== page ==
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There is a fear among the hundreds of thousands employed in financial services and related jobs in London and south-east England that the UK’s exit from the EU will push jobs overseas. Estimates put the number of workers in the sector in Britain at more than 2m, about a third of whom work in the capital.
But could leaving the EU have benefits for masters in finance graduates seeking work in other countries? Stefano Caselli, vice rector for international affairs and finance professor at SDA Bocconi School of Management in Italy, is upbeat about the UK’s vote last June to leave the EU. Milan, where his school is based, is among the EU centres that could benefit, as may Dublin, Frankfurt and Paris.
Applications for the masters in finance course at Bocconi are up 10 per cent this year compared with 2016, and applications from non-Italians have risen 39 per cent. Prof Caselli says this reflects the more international mindset of students in terms of where they will study and work. “Brexit is making us a bit more global,” he says.
The impending split could also benefit cities such as Hong Kong, Singapore and New York, adds Prof Caselli, who notes increased interest among his students in working in these locations.
While the effect of Brexit on jobs may take time to play out, one clear impact on UK business schools has been the decline in value of sterling against other currencies. This is seen as a ray of hope for British schools because it is making their courses relatively cheap. Several of the leading players have enjoyed sharp increases in overseas applications this year.
Oxford’s Saïd Business School has accepted 33 students from other EU countries on its masters in finance course this September, up from 25 a year earlier, and there has also been a rise in applications from other European countries, says Peter Eso, the programme director. The 16 per cent drop in sterling compared with the euro is part of the attraction, he says.
He describes Brexit as a “teaching point”, on a par with the Asian economic crisis that gripped countries in that region in 1997. This raised fears of a global economic meltdown from the financial contagion that did not come to pass.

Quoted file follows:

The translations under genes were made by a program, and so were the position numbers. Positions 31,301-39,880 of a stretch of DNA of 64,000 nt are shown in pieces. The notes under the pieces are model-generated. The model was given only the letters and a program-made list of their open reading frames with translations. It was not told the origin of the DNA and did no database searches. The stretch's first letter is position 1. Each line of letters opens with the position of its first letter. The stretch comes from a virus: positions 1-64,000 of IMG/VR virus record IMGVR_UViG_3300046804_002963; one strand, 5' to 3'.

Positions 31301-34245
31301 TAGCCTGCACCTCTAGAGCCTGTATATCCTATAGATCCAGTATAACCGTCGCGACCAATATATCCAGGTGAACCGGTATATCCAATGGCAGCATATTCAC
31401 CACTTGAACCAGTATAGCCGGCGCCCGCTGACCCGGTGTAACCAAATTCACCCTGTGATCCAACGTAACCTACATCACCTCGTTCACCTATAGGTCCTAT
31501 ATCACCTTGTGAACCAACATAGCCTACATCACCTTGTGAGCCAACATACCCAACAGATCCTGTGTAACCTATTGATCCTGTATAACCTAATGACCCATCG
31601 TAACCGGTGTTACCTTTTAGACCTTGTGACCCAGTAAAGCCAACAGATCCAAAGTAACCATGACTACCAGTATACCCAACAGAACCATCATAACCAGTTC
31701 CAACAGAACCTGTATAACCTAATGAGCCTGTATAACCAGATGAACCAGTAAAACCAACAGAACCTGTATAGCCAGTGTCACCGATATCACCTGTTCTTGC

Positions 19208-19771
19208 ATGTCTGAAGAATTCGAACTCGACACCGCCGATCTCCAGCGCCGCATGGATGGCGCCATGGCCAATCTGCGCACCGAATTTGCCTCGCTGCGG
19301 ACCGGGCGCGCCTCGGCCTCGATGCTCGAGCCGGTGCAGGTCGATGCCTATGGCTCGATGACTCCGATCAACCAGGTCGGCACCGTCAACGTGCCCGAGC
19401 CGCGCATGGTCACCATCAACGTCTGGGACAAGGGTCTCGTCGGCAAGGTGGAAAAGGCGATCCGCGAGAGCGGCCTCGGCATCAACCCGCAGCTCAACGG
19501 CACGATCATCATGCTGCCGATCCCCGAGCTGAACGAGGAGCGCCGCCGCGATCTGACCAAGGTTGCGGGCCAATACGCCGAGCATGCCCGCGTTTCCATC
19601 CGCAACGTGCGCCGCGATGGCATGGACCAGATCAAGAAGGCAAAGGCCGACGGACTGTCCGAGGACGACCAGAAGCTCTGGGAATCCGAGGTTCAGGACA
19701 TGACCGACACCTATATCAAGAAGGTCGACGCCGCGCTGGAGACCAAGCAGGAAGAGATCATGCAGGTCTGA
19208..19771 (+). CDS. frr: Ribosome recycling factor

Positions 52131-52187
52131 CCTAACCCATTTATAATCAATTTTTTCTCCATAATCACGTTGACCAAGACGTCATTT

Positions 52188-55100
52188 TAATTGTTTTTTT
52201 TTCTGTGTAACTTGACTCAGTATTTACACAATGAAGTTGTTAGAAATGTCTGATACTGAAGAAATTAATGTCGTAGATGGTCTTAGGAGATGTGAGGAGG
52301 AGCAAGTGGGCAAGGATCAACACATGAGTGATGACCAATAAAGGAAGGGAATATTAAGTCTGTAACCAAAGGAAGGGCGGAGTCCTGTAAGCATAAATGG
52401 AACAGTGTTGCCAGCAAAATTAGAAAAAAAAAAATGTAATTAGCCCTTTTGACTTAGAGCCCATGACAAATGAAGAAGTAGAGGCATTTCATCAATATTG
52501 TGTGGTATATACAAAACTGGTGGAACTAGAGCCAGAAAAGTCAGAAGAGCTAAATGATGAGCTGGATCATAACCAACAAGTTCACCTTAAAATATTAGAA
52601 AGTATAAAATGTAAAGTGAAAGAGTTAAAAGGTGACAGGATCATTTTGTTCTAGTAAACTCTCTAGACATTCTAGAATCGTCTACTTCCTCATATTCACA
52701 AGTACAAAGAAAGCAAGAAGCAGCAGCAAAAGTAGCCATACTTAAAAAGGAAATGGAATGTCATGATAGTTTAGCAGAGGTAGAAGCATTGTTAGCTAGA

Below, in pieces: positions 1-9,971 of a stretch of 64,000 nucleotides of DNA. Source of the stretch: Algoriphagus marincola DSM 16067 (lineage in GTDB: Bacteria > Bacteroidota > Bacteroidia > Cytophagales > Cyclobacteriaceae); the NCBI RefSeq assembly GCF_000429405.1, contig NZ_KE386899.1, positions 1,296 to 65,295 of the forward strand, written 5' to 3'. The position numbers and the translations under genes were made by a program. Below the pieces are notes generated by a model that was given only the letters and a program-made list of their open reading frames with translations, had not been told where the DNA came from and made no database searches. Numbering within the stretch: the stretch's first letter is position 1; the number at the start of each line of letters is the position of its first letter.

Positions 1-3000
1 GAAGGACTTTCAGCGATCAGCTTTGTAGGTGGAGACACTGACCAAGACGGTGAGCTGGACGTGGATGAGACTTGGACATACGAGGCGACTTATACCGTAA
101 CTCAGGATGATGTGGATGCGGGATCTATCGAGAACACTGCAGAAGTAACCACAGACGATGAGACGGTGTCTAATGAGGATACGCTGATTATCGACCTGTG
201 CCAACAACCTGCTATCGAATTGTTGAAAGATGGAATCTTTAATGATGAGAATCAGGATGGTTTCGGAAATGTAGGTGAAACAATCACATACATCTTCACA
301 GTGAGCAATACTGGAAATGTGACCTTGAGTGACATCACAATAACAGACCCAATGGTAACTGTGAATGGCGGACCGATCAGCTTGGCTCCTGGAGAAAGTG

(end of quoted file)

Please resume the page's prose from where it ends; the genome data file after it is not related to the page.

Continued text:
Nonetheless, there is concern among British higher education institutions that Brexit may further restrict visas and deter overseas students, says Simon Collinson, chair of the Chartered Association of Business Schools.
But he insists that the UK will remain an important centre for financial services and that the competitive advantage many UK business schools have in terms of the quality of teaching and strong financial services networks will be difficult to replicate.
“No other city in mainland Europe comes close to the scale and quality on offer here, and many of these programmes are doing well and still growing,” Mr Collinson says. “If necessary UK business schools will use their capacity to adapt and deliver programmes through online, partnerships and satellite campuses to take their offer to where the students are.”
Frankfurt, Germany’s banking hub, is expected to benefit from financial services companies seeking a base in the eurozone after Brexit. As a result, people might think more students would choose to study in the city. But Julia Knobbe, programme director for the masters in finance course at the Frankfurt School of Finance & Management, is cautious.
“Brexit is a big topic in Frankfurt at the moment and there is lots of discussion about how many jobs this will bring to Germany,” she says. “But at the moment it is too early to say if and how much impact Brexit is having on [masters in finance] admissions numbers.”
There has been increased interest from prospective students, with applications for the masters in finance course up 21 per cent in 2016 compared with the previous year. Ms Knobbe attributes this to the improving reputation of the school’s programme, which is reflected in better course ranking positions and recruiting techniques.
“All of the discussion about whether or not jobs are coming to Frankfurt is only reinforcing the reputation of Frankfurt as the EU’s future financial capital,” she adds.
Two-thirds of the masters in finance graduates at the Stockholm School of Economics (SSE) go to work in finance jobs and Germany is one of the three main markets for its graduates, with the UK and Sweden.
Bo Becker, SSE’s programme director, says there will probably be a fragmentation of the services now centred in London as different European cities become specialists in different areas.
“Asset management may increasingly gravitate to the Netherlands while banking stays more national, and fintech develops in places like Stockholm and Berlin,” Prof Becker adds.
This he says can only be good news for the students: “Our graduates become ever more wide-ranging, both in terms of first jobs and long-term career trajectories.”